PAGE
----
Child support sometimes counts as part of your income

Do child support payments you receive count as part of your income? The answer varies a great deal depending on the context, and it’s important to plan for this when you’re getting divorced.

For instance, when you’re calculating your federal income tax, child support payments do not count as income, which means you don’t have to pay tax on them.

On the other hand, if you’re buying a house and applying for a mortgage, a bank might consider child support to be income in deciding whether you’re qualified for a loan. Each lender is different, but some consider child support as a financial resource that’s available to you.

The bank might take into account how much child support you receive, how long you’ve been receiving it, and how long you expect to continue receiving it. It might also want to know if there’s a significant chance that your custody arrangements could change in the future.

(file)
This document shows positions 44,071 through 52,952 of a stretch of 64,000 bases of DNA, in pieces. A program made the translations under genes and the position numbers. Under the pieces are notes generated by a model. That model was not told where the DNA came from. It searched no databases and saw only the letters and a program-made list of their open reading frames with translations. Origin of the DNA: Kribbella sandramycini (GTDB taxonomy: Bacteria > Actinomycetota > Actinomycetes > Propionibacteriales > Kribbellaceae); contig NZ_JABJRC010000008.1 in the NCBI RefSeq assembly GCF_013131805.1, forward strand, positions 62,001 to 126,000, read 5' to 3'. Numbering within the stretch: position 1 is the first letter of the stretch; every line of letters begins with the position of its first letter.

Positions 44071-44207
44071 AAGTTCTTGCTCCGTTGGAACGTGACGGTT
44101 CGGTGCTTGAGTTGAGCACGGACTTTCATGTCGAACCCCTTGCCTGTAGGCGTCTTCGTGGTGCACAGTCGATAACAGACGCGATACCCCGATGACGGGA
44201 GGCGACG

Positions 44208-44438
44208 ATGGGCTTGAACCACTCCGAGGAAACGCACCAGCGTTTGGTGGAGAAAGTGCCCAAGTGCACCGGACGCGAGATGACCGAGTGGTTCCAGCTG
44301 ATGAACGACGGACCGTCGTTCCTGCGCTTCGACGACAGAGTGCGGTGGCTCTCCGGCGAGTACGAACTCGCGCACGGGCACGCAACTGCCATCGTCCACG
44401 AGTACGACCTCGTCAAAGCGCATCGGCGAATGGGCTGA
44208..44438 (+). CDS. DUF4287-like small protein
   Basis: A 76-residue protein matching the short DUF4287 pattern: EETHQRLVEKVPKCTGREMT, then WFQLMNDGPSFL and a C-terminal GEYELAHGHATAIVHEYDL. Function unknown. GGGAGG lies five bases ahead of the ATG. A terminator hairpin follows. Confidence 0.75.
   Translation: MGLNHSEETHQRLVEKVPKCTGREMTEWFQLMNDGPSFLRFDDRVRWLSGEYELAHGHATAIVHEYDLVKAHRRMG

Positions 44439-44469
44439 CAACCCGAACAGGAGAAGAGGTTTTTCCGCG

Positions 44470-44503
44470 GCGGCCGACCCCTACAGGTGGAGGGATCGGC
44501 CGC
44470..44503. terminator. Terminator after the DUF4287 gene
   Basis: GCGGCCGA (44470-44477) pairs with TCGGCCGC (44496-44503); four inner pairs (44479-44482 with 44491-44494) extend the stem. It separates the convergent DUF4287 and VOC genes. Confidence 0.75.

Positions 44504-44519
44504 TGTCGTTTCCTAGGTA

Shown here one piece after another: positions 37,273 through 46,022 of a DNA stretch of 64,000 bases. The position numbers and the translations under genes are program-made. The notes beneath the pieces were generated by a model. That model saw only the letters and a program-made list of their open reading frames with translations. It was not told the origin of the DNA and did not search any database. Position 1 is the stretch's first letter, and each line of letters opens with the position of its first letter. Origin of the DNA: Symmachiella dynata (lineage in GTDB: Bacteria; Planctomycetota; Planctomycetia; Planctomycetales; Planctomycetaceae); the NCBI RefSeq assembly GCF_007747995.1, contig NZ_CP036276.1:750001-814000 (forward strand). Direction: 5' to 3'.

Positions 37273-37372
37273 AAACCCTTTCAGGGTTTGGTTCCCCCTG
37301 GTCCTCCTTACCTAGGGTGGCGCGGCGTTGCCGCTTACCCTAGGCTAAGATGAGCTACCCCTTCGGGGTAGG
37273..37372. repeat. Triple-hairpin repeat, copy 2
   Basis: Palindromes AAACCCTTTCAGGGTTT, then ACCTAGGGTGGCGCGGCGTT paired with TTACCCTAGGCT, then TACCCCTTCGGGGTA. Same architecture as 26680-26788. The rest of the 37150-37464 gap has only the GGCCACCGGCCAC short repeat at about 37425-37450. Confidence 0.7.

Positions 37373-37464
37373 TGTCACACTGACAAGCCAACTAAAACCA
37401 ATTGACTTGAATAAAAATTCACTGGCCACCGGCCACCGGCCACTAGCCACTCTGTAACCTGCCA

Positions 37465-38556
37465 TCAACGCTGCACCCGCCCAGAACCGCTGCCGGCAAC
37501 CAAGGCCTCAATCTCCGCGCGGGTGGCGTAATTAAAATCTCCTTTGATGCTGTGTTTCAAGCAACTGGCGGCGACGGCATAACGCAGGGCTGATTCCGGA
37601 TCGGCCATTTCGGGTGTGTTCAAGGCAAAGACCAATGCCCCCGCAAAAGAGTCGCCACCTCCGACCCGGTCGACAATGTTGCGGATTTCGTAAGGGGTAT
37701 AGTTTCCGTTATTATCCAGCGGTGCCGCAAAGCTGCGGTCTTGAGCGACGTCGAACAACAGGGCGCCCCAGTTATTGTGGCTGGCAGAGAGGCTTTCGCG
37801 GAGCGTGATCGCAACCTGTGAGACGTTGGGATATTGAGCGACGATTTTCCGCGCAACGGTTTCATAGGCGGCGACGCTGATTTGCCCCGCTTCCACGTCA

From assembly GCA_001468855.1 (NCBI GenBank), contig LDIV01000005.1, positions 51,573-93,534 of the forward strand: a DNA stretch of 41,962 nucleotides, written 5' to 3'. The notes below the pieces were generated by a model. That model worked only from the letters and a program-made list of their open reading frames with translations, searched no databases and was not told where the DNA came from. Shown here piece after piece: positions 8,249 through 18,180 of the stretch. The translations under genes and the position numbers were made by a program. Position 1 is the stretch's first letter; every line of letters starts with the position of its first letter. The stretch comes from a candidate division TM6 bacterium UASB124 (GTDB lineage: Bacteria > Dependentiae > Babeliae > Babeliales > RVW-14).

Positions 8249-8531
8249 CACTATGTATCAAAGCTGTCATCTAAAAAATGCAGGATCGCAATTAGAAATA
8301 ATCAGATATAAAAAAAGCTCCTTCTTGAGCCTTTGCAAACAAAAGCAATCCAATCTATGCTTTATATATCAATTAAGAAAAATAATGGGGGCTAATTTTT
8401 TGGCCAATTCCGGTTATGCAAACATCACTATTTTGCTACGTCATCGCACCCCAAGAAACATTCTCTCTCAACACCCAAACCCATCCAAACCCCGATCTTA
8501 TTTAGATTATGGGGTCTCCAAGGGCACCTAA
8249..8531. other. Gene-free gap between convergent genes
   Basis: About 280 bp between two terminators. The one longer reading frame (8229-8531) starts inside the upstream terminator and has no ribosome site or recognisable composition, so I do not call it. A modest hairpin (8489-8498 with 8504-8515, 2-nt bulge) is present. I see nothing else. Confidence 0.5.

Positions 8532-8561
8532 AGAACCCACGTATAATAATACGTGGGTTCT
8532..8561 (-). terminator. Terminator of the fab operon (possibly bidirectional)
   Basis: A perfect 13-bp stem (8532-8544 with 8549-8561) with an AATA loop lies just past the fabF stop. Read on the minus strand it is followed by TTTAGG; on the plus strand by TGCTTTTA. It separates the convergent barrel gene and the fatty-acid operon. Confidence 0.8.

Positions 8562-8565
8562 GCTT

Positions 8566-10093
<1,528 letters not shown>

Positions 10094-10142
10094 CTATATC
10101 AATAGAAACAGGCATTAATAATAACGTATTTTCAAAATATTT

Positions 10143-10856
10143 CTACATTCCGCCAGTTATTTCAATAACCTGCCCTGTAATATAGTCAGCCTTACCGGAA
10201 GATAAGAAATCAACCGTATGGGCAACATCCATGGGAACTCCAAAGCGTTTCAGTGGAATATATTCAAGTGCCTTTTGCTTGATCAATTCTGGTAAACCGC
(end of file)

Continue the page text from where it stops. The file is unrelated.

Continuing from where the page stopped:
In most cases, child support counts as income for the federal Supplemental Nutrition Assistance Program (formerly known as food stamps). If child support boosts your income above the maximum amount, you won’t be eligible for assistance. The same is true for many state-administered health insurance programs.

On the other hand, child support apparently does not count as income when determining if you’re eligible for subsidies to buy health insurance under the Affordable Care Act, popularly known as Obamacare.

Many other contexts can arise where the treatment of child support will vary; you should talk to a family lawyer if you’re uncertain.

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